Put them in a nearby Airbnb or hotel.
This is not legal or certified financial advice but you know that already.

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Re: Weigh in on our Marital Argument =)-- HCOL edition

Post by SoAnyway » Sun Oct 14, 2018 12:22 am

Paging KlangFool re. the 2 quoted posts below....

In the meantime, OP: Your thread title says it all. I'm not going to get in-between you and your husband; your marital argument is between the two of you. I am simply observing without taking sides, since I've not heard his pov, and you're of course presenting "curated" info in the light most favorable to the outcome you desire.

I "get" the cultural aspects, and I "get" that you're tired of the adaptations dictated by cultural norms. BTDT - It's not easy, but just imagine what your and DH's elders went through so that you could even be in a position to be posting about this issue. Please be grateful.... Bottom line: Putting the parents/in-laws in a hotel or otherwise "signalling" that their visits are any kind of burden on you (even if they are) is off the table.

It sounds like you're happy with the educational situation for your kids in your current locale/neighborhood, so I will assume that's the case and move on. You presented your situation as if there are only 3 options. I would encourage you and your husband to put aside "who wins" based on how you've framed it. Instead, please focus not on the limitations but on the possibilities. Many great suggestions have been made in this thread. I wish you and your family the best. BTW, I agree with Nissanzx1 that "It seems like you are trying to justify a bigger place." If you and your husband drop the need to get what you each want, and instead focus on thinking about ways to make sure the needs (not "wants" - "needs") of your entire family (elders/yourselves/your kids) are addressed, I'm quite confident that the two of you are smart enough to find the right solution. Good luck!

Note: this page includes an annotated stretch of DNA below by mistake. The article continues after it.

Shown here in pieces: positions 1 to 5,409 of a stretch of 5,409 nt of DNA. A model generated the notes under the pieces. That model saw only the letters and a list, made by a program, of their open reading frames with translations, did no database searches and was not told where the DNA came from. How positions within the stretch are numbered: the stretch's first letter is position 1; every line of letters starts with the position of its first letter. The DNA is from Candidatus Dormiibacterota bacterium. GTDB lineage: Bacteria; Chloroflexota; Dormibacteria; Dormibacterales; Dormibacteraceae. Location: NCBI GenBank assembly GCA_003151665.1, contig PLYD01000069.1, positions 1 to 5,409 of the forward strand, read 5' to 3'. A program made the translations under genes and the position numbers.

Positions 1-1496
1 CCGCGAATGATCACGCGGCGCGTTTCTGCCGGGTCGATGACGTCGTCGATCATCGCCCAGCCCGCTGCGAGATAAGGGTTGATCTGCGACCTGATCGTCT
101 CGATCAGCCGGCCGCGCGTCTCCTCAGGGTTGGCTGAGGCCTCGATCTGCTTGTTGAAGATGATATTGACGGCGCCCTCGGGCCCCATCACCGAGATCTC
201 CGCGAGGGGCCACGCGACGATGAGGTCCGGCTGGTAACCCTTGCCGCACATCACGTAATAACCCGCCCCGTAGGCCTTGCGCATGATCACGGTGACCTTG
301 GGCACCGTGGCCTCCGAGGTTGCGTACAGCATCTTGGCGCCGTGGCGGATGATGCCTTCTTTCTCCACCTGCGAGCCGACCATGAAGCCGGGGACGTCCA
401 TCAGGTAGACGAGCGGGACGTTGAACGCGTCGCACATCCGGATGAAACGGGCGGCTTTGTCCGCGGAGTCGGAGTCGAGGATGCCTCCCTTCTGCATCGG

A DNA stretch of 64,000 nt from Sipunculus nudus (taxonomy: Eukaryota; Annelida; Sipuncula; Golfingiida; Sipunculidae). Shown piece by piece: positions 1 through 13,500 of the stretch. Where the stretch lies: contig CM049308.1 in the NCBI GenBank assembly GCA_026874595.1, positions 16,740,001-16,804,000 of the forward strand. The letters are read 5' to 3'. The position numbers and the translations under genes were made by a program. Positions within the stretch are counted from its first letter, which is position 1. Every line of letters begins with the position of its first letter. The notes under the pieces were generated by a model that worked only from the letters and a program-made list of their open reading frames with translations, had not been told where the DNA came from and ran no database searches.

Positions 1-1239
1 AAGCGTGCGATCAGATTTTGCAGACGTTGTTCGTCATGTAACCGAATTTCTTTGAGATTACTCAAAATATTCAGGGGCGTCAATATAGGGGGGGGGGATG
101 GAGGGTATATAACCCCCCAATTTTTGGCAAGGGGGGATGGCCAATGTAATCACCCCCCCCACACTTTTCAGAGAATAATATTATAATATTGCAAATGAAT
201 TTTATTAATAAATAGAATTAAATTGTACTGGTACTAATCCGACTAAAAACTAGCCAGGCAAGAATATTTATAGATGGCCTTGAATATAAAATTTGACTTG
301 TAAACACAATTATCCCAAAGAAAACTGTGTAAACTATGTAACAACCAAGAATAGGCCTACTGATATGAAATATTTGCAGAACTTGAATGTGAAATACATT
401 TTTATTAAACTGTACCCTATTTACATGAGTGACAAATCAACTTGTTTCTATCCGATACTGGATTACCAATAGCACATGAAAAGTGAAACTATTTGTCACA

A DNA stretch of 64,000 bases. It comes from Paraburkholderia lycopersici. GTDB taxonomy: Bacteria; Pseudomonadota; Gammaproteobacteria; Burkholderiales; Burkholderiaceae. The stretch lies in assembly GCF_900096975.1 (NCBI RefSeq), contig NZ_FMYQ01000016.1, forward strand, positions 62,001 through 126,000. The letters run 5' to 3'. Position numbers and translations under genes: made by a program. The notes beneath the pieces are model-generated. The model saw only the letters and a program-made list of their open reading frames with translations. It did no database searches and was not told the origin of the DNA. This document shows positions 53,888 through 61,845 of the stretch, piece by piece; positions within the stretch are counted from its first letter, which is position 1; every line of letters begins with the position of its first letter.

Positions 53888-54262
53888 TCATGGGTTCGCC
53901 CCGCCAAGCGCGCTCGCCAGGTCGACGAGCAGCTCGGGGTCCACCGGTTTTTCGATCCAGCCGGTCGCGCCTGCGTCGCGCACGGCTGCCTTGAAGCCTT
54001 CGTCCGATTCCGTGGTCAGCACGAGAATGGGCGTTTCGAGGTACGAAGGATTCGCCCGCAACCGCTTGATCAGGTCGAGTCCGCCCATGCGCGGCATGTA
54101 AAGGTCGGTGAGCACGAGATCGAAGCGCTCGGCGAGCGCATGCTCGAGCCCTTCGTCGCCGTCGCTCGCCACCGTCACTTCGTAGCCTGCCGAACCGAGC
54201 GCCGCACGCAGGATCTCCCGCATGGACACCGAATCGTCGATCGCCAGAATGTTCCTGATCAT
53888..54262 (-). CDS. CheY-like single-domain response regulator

Myamar wrote:
Sat Oct 13, 2018 7:06 am
Long time lurker, first time poster. Curious what some of you would do in our situation--spouse and I want to go two different directions.

We live in a very HCOL area. Real Estate here is about 900/sq ft, give or take depending on building amenities. We live in the NYC area, in an urban walkable neighborhood, in a condo building with parking, but not a "full service building" with doorman, etc. We have two kids, 4 and 7.

So here's the question: We bought a small 2 bedroom condo in 2013, and now we are growing out of it. But we can't agree on our next step. We love our neighborhood and we love being close to my husband's job. We both work full time but he works longer hours so being close to his job means he gets some time at home with our kids that he wouldn't get if we moved to the suburbs and his 25 minute commute turned into a 1 hour, 25 min commute. His job is pretty specialized and doesn't really exist outside of the NYC area--he would have to switch gears entirely and do something else if we moved to another state, which would result in an enormous pay cut (he keeps his eyes open on jobs because we have only lived in the NYC area for 7 years and would be okay with moving somewhere else if the right job/right salary came along--so far it has not).